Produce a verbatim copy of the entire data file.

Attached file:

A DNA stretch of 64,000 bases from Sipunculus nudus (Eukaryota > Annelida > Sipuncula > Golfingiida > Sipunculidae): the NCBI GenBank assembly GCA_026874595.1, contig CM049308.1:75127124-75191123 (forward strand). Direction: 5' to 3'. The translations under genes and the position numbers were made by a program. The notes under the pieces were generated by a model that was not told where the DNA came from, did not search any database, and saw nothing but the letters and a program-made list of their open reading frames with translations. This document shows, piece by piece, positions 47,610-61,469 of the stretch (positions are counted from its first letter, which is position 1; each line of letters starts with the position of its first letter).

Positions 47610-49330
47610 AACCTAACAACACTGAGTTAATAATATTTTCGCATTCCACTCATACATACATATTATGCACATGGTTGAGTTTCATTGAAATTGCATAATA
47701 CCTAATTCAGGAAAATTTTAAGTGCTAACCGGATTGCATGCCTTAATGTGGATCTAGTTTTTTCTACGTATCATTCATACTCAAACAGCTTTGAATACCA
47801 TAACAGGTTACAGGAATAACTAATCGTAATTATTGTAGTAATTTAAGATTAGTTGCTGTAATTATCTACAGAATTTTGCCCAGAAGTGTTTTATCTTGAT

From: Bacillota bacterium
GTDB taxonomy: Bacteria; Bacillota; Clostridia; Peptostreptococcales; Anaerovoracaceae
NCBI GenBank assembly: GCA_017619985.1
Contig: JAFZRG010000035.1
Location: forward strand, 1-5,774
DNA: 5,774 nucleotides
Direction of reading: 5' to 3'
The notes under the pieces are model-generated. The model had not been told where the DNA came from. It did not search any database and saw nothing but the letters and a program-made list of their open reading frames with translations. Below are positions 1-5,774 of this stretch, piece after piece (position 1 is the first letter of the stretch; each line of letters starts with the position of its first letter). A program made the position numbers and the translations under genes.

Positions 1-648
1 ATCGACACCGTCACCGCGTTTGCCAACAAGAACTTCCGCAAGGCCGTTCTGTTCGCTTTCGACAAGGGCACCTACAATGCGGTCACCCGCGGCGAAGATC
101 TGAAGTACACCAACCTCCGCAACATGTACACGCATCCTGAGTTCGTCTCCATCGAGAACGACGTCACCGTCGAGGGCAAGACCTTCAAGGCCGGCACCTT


A DNA stretch of 64,000 bases from Sipunculus nudus (Eukaryota > Annelida > Sipuncula > Golfingiida > Sipunculidae): the NCBI GenBank assembly GCA_026874595.1, contig CM049308.1:75127124-75191123 (forward strand). Direction: 5' to 3'. The translations under genes and the position numbers were made by a program. The notes under the pieces were generated by a model that was not told where the DNA came from, did not search any database, and saw nothing but the letters and a program-made list of their open reading frames with translations. This document shows, piece by piece, positions 47,610-61,469 of the stretch (positions are counted from its first letter, which is position 1; each line of letters starts with the position of its first letter).

Positions 47610-49330
47610 AACCTAACAACACTGAGTTAATAATATTTTCGCATTCCACTCATACATACATATTATGCACATGGTTGAGTTTCATTGAAATTGCATAATA
47701 CCTAATTCAGGAAAATTTTAAGTGCTAACCGGATTGCATGCCTTAATGTGGATCTAGTTTTTTCTACGTATCATTCATACTCAAACAGCTTTGAATACCA
47801 TAACAGGTTACAGGAATAACTAATCGTAATTATTGTAGTAATTTAAGATTAGTTGCTGTAATTATCTACAGAATTTTGCCCAGAAGTGTTTTATCTTGAT

From: Bacillota bacterium
GTDB taxonomy: Bacteria; Bacillota; Clostridia; Peptostreptococcales; Anaerovoracaceae
NCBI GenBank assembly: GCA_017619985.1
Contig: JAFZRG010000035.1
Location: forward strand, 1-5,774
DNA: 5,774 nucleotides
Direction of reading: 5' to 3'
The notes under the pieces are model-generated. The model had not been told where the DNA came from. It did not search any database and saw nothing but the letters and a program-made list of their open reading frames with translations. Below are positions 1-5,774 of this stretch, piece after piece (position 1 is the first letter of the stretch; each line of letters starts with the position of its first letter). A program made the position numbers and the translations under genes.

Positions 1-648
1 ATCGACACCGTCACCGCGTTTGCCAACAAGAACTTCCGCAAGGCCGTTCTGTTCGCTTTCGACAAGGGCACCTACAATGCGGTCACCCGCGGCGAAGATC
101 TGAAGTACACCAACCTCCGCAACATGTACACGCATCCTGAGTTCGTCTCCATCGAGAACGACGTCACCGTCGAGGGCAAGACCTTCAAGGCCGGCACCTT